• Stage 2 (market value between £1m and £5m): Once a start-up has begun to establish a track record, the opportunities to raise further tranches of growth capital from a wider investor base begin to open up. Perhaps the venture-capital or private equity world is now the place to look. Alternatively, private individuals/business angels or funds able to capture the advantages of the Enterprise Investment Scheme (EIS) could be approached. One thing is sure, the management team are likely to be in need of a fresh approach to selling themselves, and so should obtain advice from well-informed capital market advisors.
  • Stage 3 (market value between £10m and £25m): As illustrated in our table, we have a more established private company that is still in need of additional funding to grow and take full advantage of the business opportunity. The company is probably profitable and has a relatively low valuation. The investor base interested in providing capital has grown as the business model has been proven, and the track record has extended. The management needs to be adept at presenting to large groups of potential investors as they reach out to a wider audience.
  • Stage 4 (market value between £25m and £250m): By now our growth company can consider the option of seeking a public listing. At this stage there is an argument that the management team need new skills, or perhaps the company needs some new management. It is now a very different business with a broad base of shareholders, and the Board carries the additional responsibility that goes with being a public company. Perhaps it is not so surprising that by this stage so many company founders have sold out in a trade sale. For those that persevere the rewards can be considerable, but the hunt for the new investor base is just as challenging and time consuming as ever. Typically, the company will now have a full array of advisors and will be looking to bring in a NOMAD and broker if heading to AIM, along with a Public Relations or Investor Relations firm.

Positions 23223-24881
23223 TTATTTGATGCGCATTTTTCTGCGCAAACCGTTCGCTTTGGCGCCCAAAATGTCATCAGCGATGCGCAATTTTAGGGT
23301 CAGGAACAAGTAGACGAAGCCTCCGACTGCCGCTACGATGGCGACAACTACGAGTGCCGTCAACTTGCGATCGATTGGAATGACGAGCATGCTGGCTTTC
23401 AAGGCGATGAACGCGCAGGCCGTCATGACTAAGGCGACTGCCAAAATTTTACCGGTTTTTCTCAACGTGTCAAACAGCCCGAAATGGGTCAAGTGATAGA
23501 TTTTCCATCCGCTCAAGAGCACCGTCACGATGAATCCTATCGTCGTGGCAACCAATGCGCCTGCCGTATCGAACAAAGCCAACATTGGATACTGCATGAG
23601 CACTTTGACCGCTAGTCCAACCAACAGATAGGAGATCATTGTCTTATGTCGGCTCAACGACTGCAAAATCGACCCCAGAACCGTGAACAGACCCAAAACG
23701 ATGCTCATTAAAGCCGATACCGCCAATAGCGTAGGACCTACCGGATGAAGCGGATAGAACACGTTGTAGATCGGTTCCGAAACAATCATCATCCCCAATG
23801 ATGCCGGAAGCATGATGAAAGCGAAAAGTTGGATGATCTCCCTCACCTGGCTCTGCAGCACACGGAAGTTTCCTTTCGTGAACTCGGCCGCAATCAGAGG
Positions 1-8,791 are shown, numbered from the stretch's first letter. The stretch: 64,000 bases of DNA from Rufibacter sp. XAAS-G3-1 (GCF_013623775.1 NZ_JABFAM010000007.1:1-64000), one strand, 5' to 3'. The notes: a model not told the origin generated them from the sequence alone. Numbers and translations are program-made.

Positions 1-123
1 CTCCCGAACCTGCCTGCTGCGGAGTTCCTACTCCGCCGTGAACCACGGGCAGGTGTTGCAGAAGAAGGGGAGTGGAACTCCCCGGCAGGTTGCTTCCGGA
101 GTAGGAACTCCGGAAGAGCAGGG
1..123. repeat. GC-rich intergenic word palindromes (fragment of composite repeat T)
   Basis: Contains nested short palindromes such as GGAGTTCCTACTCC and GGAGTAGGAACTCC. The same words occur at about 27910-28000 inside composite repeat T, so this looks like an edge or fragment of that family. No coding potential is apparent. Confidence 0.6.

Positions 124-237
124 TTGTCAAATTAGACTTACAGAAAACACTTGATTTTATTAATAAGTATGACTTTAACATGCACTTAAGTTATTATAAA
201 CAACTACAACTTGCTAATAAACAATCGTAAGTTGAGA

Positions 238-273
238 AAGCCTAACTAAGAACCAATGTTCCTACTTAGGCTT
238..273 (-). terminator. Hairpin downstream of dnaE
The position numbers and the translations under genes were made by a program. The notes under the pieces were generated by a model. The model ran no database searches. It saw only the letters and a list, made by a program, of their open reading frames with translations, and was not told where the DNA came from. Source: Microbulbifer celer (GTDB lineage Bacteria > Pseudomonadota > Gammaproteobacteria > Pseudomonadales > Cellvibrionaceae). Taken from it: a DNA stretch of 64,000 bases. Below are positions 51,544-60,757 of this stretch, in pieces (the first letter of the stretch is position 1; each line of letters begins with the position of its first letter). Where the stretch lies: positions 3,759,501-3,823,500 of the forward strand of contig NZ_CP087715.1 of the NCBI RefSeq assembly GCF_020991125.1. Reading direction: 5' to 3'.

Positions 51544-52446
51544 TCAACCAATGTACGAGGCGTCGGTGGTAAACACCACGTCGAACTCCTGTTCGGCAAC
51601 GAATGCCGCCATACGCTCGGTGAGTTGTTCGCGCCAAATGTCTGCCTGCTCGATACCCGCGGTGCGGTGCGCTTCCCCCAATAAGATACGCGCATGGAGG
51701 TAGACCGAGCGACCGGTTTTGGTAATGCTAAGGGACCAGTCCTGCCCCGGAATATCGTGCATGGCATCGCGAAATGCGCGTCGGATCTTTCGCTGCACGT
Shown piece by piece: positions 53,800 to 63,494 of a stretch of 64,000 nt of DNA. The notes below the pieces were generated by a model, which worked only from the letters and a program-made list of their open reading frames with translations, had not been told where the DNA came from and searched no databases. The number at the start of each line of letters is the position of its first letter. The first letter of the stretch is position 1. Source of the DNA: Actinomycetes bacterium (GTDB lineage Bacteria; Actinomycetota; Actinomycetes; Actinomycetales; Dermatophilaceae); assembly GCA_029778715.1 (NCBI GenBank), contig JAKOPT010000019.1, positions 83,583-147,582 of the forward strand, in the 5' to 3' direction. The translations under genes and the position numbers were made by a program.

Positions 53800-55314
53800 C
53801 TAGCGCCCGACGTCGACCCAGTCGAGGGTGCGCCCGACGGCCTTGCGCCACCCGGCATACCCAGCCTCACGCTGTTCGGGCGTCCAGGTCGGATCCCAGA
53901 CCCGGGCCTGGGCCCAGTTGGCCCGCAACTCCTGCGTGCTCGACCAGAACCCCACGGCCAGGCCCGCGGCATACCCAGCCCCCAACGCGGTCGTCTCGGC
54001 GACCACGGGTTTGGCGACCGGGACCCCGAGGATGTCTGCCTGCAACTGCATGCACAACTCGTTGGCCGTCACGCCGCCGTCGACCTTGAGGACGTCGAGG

Stage 4 can be a very challenging period. There is the risk that successful companies start to become complacent when it comes to interaction with investors. It is crucial that every management team does not forget or neglect the need to continue to seek out new investors. Long-term supporters of the company will become natural sellers as the company grows and matures; there is always a need to find the next natural source of investors. The company needs to consider that as the growth rate slows and the size of the company reaches new higher levels they might see their long-term (and previously very supportive) investors move on to new and more exciting investment opportunities.
  • Stage 5 (market value over £250m): At this point, management should be relatively comfortable with communicating with the capital markets and in particular how to relate to their shareholders. The management needs to continue to devote some time to attracting new shareholders even if there is no need for additional capital as, over time, the initial investors in the company will look to exit.

This article was written by Anthony Gifford, Business Development Consultant at Hardman & Co. For more information, please contact Anthony at ag@hardmanandco.com.

Join Now

  • Gain access to investors
  • Benefit from our campaigns on key policy issues
  • Receive discounts on best practice guides
  • Connect with other members of the sector at our events
  • Stay ahead of the issues with up-to-date news and information
Join now

Newsround

Newsround is the QCA's monthly newsletter produced for the small and mid-cap community.

Sign up